“There’s not a lot of drugs out there that can deal with their anxiety or help them with their focus,” he said. “Knowing that, and knowing how cannabis is being shown to have benefits for people on the spectrum — that’s a very powerful thing.”
A study published in 2019 established a link between the use of medical cannabis and behavioral improvements — reportedly relieving symptoms of depression, recklessness, tics and anger — in youth with autism.
The goal of the journal is to package science like that — as well as other studies, such as on the apparent connections between the use of cannabinoids and brain health of NFL athletes — in the sort of peer-reviewed medical journal format doctors are already familiar with.
Watkins, who has had a career in medical publishing, said they want to be a doctor’s top source of new, trusted information about this area of medicine.
“The reception so far has been very warm from physicians,” he said. “Of course, they’re naturally inquisitive. And, for some, they were never taught about the endocannabinoid system or have even heard of it. It was only discovered in the ’90s.”
The endocannabinoid system is a cell-signaling system in the body that was identified by researchers exploring the effects of THC, one of the best-known cannabinoids — compounds found in cannabis.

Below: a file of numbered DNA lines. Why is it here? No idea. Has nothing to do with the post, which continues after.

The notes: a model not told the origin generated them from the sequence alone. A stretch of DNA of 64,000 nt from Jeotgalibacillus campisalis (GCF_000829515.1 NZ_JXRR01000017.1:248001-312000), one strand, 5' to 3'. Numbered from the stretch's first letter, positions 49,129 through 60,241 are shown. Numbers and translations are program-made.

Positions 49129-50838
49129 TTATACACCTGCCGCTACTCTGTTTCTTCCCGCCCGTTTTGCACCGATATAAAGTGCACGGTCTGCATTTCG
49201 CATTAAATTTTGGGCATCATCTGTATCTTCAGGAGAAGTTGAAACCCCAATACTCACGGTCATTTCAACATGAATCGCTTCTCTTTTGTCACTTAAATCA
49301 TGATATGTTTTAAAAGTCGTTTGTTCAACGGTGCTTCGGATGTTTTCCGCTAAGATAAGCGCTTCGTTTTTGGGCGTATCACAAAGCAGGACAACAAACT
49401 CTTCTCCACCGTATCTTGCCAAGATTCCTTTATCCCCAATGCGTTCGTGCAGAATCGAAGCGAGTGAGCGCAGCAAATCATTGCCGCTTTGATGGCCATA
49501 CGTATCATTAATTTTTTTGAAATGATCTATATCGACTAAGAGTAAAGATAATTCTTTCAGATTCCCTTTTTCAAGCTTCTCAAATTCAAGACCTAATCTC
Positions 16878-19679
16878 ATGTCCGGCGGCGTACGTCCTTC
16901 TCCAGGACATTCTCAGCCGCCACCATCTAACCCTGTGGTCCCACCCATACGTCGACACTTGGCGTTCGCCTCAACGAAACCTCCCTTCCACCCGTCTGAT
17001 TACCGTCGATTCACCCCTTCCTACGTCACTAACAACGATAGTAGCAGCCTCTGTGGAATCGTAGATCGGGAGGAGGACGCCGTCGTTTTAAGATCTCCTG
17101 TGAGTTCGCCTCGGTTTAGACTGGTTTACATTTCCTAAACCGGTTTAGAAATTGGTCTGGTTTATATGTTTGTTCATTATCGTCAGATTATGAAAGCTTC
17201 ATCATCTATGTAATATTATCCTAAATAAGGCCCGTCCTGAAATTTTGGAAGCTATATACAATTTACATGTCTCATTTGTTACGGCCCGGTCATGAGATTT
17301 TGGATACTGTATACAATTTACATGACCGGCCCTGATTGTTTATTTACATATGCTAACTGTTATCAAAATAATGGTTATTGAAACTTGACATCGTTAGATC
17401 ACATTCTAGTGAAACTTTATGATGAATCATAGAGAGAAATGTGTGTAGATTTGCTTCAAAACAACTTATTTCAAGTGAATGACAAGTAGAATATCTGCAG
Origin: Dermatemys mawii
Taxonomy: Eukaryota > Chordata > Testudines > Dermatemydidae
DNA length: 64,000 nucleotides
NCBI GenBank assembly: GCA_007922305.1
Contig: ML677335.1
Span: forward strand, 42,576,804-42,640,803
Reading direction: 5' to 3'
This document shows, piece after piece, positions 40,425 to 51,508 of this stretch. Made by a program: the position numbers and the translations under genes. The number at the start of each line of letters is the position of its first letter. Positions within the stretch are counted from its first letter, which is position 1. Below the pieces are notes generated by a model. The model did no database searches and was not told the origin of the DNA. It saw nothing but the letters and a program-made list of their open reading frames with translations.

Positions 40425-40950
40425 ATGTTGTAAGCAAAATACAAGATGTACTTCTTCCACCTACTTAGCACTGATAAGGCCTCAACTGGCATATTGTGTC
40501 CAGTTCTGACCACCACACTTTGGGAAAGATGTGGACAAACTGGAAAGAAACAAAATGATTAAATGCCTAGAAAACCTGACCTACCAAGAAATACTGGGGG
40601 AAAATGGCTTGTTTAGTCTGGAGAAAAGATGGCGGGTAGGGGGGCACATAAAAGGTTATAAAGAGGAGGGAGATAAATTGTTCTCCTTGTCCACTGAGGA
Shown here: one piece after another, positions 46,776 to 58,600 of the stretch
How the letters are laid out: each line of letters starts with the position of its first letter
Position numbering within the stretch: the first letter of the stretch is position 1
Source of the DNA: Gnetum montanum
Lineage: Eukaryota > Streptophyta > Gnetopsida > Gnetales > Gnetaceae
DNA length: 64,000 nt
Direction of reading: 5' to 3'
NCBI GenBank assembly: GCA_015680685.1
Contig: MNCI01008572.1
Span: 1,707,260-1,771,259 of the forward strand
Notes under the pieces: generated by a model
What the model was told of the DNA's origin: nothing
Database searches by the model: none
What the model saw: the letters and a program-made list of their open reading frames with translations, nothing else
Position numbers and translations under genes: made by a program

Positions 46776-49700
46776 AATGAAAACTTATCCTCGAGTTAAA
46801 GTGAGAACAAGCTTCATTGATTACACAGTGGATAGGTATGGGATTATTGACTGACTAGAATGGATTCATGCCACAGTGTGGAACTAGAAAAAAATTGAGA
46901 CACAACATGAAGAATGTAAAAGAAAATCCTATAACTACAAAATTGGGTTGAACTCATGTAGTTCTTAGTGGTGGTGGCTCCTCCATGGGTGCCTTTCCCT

The disposition of doctors recently has been to learn more about this system, its influence in the body and how it can be healed, Watkins said.
And, at the end of the day, they’re on a quest not to lose patients.
“If you have a patient you’ve had for 10 or 15 years and wants to come to you to have a conversation about CBD or transitioning off of certain pharmaceuticals, you don’t want to be caught flatfooted or be dismissive,” Watkins said. “We’ve heard of patients made to feel like criminals by asking their doctor about it.”
Rather than badgering doctors as well as researchers about medical cannabis as the spread of COVID-19 ravaged health care systems last year, the American Journal of Endocannabinoid Medicine’s leaders put their publication on a temporary hold.
The usual peer-review process was dragging — and they knew they weren’t the first priority.
“So, we spent the summer going back and fine-tuning from an aesthetic standpoint the look and feel of it to be like a traditional medical journal,” Watkins said. “Overall, this just allowed us to look at what we were doing and expand on it in different directions.”
The American Journal of Endocannabinoid Medicine, which is spearheaded by editor-in-chief Dr. Jahan Marcu, added during its downtime Dr. Uma Dhanabalan to its editorial roster, one of the leading advocates and experts on medical cannabis.
With the relaunch of the publication this month, the team feels equipped to engage a global audience.
“We want to make this publication as great as it can be,” Watkins said, adding that the most important thing will be reaching as many doctors’ hands as possible — and winning some hearts and minds in the process.